If It Isn’t Valued, It Isn’t Value

More and more organizations are talking about value. This is good, because business success depends on offering something of value to those who value it and thus, are willing to pay good money for it.
But then I hear those same organizations talking about the tough economy. Suddenly, it isn’t about them and the value they provide. Business is down because of external factors beyond their control.

Of course there are external factors beyond their control! Always have been. Always will be. Always a little different from the time before. Change is inevitable. Neither good, nor bad, just inevitable. And a tough economy is just one type of change. 

When dealing with change, you have three choices, and two of them are bad:

  1. Ignore the possibility of change
  2. Dread the change and hope it goes away
  3. Embrace the change

Those who ignore the possibility of change never look up to see what is coming at them. The value they provide loses its sheen and the customer base evaporates. When the change finally eats their business alive, they are taken completely by surprise.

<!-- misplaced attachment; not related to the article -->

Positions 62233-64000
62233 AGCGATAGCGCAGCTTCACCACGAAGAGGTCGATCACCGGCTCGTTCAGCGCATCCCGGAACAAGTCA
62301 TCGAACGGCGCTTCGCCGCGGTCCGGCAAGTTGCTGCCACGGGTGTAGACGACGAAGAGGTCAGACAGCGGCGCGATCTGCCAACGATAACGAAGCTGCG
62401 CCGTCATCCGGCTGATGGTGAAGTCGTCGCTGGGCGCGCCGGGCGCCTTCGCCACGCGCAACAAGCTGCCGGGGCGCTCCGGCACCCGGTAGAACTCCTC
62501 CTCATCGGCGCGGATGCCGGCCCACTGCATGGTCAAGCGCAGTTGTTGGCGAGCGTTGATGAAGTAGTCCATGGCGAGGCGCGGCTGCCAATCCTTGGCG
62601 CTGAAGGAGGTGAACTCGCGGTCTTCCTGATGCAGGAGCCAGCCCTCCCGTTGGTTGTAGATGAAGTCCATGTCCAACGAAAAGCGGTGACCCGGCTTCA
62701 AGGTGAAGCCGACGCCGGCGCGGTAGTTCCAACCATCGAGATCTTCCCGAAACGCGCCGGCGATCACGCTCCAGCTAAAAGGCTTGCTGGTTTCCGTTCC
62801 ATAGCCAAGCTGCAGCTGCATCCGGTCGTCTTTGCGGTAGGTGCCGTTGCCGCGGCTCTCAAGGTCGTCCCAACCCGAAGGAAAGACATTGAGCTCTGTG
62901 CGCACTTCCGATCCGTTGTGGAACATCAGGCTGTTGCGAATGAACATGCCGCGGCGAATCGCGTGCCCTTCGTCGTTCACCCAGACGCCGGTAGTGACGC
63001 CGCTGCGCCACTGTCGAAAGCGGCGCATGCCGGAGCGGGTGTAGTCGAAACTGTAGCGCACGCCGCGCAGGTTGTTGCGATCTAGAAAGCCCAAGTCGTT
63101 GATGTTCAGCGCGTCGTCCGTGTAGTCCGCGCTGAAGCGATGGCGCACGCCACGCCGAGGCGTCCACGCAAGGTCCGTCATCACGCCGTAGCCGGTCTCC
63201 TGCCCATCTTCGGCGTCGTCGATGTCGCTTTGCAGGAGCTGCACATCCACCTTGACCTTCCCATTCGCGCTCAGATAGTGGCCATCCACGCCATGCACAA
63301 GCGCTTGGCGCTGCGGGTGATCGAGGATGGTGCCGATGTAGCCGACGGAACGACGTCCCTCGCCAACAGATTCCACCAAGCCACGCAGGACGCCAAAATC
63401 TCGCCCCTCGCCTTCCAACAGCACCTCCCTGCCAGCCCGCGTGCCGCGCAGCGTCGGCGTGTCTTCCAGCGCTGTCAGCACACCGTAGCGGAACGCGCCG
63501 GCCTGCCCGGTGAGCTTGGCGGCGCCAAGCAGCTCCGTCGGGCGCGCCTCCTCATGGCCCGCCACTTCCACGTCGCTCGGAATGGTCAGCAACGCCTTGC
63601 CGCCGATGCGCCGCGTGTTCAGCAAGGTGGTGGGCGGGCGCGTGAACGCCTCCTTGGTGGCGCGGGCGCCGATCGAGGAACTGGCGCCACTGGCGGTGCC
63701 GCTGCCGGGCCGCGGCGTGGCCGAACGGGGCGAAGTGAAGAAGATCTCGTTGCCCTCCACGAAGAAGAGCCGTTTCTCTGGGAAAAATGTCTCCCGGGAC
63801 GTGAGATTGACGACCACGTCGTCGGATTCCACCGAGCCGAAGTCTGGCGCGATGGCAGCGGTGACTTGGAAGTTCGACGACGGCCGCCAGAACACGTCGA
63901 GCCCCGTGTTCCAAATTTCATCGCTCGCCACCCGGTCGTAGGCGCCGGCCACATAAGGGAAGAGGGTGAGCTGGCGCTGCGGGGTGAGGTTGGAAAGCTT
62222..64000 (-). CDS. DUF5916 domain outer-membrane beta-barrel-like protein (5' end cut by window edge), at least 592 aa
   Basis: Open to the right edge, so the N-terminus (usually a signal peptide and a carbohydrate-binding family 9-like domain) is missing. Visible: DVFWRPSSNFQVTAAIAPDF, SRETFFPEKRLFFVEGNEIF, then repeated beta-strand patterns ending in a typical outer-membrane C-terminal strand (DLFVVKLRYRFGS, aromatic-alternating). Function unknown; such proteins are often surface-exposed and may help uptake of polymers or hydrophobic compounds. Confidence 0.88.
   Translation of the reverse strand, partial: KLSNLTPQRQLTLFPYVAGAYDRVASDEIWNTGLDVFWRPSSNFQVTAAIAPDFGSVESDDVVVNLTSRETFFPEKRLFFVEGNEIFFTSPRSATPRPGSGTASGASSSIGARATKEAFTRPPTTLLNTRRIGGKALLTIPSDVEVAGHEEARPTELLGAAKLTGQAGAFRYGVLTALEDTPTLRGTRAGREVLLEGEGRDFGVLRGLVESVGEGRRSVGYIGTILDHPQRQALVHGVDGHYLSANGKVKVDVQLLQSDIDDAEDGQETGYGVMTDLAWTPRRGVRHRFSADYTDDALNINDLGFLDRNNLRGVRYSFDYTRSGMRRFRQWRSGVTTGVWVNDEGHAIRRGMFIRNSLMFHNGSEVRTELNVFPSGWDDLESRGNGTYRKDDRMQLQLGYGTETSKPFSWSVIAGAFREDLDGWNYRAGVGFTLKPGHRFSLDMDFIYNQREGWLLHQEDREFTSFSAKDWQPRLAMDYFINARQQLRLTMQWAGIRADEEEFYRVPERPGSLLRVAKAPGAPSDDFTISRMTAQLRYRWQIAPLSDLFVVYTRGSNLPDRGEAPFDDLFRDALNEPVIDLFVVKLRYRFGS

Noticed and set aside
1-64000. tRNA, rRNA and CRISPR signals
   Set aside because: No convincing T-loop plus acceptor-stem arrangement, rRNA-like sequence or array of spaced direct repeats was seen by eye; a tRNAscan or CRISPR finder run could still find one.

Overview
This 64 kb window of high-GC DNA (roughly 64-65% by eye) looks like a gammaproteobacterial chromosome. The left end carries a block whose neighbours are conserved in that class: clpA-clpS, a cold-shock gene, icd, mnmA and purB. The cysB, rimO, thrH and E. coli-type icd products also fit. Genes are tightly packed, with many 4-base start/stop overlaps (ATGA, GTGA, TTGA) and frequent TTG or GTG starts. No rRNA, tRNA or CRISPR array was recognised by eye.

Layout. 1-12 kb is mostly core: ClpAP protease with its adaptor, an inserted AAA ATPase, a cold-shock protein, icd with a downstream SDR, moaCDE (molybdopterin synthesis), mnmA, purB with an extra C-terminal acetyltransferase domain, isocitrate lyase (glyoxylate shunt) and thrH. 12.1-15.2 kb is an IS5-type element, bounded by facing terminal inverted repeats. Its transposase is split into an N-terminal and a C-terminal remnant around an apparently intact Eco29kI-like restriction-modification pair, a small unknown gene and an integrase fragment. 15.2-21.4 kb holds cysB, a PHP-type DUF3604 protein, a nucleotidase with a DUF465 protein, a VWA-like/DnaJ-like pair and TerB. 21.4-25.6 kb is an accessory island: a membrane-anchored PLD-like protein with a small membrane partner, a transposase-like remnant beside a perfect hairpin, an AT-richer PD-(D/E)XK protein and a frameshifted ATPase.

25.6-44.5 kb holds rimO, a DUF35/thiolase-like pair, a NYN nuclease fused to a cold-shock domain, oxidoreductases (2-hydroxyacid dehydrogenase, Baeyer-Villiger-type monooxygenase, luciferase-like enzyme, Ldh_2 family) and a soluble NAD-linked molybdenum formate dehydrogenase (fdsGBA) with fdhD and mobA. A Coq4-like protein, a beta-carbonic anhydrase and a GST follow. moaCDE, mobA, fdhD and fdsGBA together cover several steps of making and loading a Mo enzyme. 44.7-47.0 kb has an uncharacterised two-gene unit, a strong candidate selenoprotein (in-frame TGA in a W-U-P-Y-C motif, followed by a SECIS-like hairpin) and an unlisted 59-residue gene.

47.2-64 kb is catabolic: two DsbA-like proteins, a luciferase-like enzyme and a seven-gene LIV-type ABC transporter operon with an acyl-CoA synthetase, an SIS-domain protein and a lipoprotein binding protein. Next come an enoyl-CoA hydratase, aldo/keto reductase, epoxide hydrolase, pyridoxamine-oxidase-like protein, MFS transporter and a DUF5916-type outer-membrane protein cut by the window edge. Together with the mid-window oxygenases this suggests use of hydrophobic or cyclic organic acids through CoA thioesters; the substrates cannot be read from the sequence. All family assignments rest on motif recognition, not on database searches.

Those who dread the change and hope it goes away, become victims. They assume they are providing good value, and when things improve, business will boom. They are worse off than those who never see it coming because they are more miserable in the meantime.

Those who embrace change, whether a faltering economy, new technology, or market mood swings, are always looking for new ways to provide value. They never attribute longevity to a value proposition. They know that if they provide real value, business will be good. There is always someone for whom
business is good. They know that if they are alert and agile, they can be at the open spigot.

But even those who embrace change, don’t always find the spigot. They live and learn and go looking for another spigot. Most importantly, they know that if it isn’t valued, it isn’t value.

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